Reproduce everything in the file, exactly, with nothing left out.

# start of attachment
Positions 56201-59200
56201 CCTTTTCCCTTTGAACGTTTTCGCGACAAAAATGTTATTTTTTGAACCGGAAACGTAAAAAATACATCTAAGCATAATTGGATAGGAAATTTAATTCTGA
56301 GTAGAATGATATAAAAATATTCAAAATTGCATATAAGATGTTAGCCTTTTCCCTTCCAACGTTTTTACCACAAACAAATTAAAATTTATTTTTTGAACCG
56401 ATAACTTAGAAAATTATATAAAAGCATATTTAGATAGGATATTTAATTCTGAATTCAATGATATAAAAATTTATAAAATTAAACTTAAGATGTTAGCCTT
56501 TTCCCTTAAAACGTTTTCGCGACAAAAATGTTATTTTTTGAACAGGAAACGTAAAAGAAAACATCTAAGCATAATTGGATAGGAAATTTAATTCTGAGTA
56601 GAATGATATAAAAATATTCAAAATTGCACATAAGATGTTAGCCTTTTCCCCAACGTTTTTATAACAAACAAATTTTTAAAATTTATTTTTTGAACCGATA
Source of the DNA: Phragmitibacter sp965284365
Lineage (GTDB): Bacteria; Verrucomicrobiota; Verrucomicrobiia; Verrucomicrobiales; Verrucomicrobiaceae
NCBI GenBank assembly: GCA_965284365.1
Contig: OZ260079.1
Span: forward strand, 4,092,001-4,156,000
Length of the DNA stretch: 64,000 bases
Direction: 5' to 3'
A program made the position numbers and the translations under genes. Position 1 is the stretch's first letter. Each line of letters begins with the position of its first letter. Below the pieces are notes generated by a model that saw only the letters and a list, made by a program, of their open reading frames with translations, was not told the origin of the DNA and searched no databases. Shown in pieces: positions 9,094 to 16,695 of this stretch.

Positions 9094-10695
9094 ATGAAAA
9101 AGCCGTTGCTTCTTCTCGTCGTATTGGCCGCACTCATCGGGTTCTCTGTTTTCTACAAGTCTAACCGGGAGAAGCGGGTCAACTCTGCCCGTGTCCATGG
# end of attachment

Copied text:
Positions 56201-59200
56201 CCTTTTCCCTTTGAACGTTTTCGCGACAAAAATGTTATTTTTTGAACCGGAAACGTAAAAAATACATCTAAGCATAATTGGATAGGAAATTTAATTCTGA
56301 GTAGAATGATATAAAAATATTCAAAATTGCATATAAGATGTTAGCCTTTTCCCTTCCAACGTTTTTACCACAAACAAATTAAAATTTATTTTTTGAACCG
56401 ATAACTTAGAAAATTATATAAAAGCATATTTAGATAGGATATTTAATTCTGAATTCAATGATATAAAAATTTATAAAATTAAACTTAAGATGTTAGCCTT
56501 TTCCCTTAAAACGTTTTCGCGACAAAAATGTTATTTTTTGAACAGGAAACGTAAAAGAAAACATCTAAGCATAATTGGATAGGAAATTTAATTCTGAGTA
56601 GAATGATATAAAAATATTCAAAATTGCACATAAGATGTTAGCCTTTTCCCCAACGTTTTTATAACAAACAAATTTTTAAAATTTATTTTTTGAACCGATA
Source of the DNA: Phragmitibacter sp965284365
Lineage (GTDB): Bacteria; Verrucomicrobiota; Verrucomicrobiia; Verrucomicrobiales; Verrucomicrobiaceae
NCBI GenBank assembly: GCA_965284365.1
Contig: OZ260079.1
Span: forward strand, 4,092,001-4,156,000
Length of the DNA stretch: 64,000 bases
Direction: 5' to 3'
A program made the position numbers and the translations under genes. Position 1 is the stretch's first letter. Each line of letters begins with the position of its first letter. Below the pieces are notes generated by a model that saw only the letters and a list, made by a program, of their open reading frames with translations, was not told the origin of the DNA and searched no databases. Shown in pieces: positions 9,094 to 16,695 of this stretch.

Positions 9094-10695
9094 ATGAAAA
9101 AGCCGTTGCTTCTTCTCGTCGTATTGGCCGCACTCATCGGGTTCTCTGTTTTCTACAAGTCTAACCGGGAGAAGCGGGTCAACTCTGCCCGTGTCCATGG